However, if the incumbent government has ambitious plans to build circa 300,000 houses, this can only be achieved with modular and off-site manufacturing. And with this, comes the opportunity for wider greener goals and net zero ambitions to be met simultaneously, with a modular fit of solar panels to these new buildings and homes. This would be cheaper than retro-fit installations down the line to have solar and renewables installed from the start.

In the next ten years (2034)…

Huddles of green home estates as they power surrounding areas

Developers and architects are incorporating renewable energy into new build designs already as net zero goals loom. In the next decade, we can expect to see this taken to a higher level with ‘green estates’ or ‘renewable villages’ as they embrace solar and heat pumps for power as a collective. In cities with limited space to enable full solar PV installation and older buildings, these estates and huddles could likely be storing power and supplying bigger cities through local council payback schemes.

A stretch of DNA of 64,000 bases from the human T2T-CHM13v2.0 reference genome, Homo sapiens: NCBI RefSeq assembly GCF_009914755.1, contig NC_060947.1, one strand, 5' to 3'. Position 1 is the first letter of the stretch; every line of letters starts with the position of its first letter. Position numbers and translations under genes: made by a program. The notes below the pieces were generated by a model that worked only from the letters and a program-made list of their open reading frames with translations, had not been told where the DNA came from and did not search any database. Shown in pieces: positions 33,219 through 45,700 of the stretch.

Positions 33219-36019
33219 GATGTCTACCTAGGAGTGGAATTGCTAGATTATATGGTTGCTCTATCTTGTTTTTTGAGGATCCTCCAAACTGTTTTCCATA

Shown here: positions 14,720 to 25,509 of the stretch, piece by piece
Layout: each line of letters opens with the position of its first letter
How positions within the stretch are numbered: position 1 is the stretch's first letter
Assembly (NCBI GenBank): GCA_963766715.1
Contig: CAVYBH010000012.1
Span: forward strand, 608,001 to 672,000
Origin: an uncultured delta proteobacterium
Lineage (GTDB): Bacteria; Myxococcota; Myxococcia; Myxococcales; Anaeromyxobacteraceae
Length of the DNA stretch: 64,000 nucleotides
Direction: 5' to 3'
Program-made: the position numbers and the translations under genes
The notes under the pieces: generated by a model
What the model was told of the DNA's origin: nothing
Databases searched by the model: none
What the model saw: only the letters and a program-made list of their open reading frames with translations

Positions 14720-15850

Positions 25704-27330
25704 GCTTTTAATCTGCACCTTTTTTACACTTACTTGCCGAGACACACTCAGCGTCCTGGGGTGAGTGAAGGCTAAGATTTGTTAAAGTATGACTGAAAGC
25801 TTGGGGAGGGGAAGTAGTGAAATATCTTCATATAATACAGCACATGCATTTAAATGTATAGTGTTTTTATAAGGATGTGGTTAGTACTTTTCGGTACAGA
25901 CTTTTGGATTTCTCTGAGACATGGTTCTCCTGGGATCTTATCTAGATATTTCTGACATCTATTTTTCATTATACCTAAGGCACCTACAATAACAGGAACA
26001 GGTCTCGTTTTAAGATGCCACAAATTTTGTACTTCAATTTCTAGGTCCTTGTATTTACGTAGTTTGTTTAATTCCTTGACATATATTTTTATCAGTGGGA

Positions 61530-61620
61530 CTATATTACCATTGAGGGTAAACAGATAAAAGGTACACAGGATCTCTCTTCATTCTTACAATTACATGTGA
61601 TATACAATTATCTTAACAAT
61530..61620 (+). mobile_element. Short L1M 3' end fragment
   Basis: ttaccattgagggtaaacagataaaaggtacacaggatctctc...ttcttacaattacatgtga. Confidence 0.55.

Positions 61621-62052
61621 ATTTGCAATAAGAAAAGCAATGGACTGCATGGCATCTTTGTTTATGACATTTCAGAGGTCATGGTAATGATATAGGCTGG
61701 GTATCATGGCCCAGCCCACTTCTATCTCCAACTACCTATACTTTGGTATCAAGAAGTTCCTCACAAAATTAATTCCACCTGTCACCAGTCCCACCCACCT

Solar walls and windows becomes popular on south facing buildings

Solar works best with south facing homes in the UK. It’s likely in the next decade that solar will have developed beyond roof panels to include more solar walls or window frame features. Our solar tiles at Marley are popular for their more discreet appearance, and design development of solar will make it possible to have ‘solar bricks’ and features that help those with solar on east or west facing homes to better capitalise on sunlight and solar production.

Data references